June 19, 2003

TCG Wins USDA E‑grants Contract

Significant step in Grants.gov integration for USDA.

Washington, D.C., June 19, 2003: Turner Consulting Group, Inc. (TCG), a Washington DC-based government IT contractor, has been awarded a $1,399,955 contract to build the second phase of a new grants management system for the United States Department of Agriculture’s Cooperative State Research, Education, and Extension Service (CSREES).

CSREES is leading USDA’s e‑grants implementation efforts. Under the contract, TCG will help CSREES develop more efficient, integrated, and cost-effective methods of electronic grants management. “TCG will implement components that will enable the agency to integrate with Grants.gov, the government-wide grant application system that is currently under development,” notes Daniel Turner, TCG’s President. “This is the kind of project that all grant-making agencies will need to take on. We’re proud that our years of grants management systems development expertise will help USDA satisfy this part of the President’s Management Agenda.”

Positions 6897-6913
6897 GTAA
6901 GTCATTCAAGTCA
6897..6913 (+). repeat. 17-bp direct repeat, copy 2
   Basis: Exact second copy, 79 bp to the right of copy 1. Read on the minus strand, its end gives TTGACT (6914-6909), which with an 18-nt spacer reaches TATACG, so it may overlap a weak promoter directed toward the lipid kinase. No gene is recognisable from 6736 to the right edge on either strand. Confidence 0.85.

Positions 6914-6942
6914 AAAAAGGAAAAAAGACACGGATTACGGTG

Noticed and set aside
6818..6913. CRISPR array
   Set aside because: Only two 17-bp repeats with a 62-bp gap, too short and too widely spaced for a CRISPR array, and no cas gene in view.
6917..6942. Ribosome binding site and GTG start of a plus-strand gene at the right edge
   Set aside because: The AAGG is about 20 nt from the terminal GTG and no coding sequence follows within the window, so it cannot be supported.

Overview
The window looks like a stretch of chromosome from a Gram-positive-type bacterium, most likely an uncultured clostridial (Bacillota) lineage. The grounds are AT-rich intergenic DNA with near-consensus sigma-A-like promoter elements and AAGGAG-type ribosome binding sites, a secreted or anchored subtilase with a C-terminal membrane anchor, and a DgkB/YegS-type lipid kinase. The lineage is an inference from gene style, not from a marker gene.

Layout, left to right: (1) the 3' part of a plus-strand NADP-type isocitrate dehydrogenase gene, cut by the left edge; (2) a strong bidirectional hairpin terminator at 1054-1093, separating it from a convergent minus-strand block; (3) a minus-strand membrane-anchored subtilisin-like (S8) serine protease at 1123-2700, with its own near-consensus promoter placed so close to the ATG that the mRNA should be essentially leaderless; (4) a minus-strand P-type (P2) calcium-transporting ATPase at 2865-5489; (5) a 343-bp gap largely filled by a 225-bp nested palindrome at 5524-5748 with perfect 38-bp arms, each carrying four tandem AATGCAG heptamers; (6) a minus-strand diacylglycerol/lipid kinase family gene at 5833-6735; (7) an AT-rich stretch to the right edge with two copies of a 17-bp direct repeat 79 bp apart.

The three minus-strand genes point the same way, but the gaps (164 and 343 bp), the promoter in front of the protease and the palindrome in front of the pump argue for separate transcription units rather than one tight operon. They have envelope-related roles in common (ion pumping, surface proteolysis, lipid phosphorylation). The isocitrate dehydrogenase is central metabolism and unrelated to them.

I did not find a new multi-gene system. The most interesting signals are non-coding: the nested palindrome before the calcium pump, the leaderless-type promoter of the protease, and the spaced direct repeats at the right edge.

CSREES’s vision is to develop a system that will help USDA meet the requirements of the Government Paperwork Elimination Act and of PL 106–107, and be responsive to the needs of the grantee community. CSREES receives approximately 6,000 applications per year, and makes 2,000 awards per year. The new system will enable the agency to receive and process grant proposals in a purely electronic form. USDA officials expect that the system will significantly reduce the time it takes to process grants. The project follows the White House’s mandate for all Federal agencies to streamline grants management processes.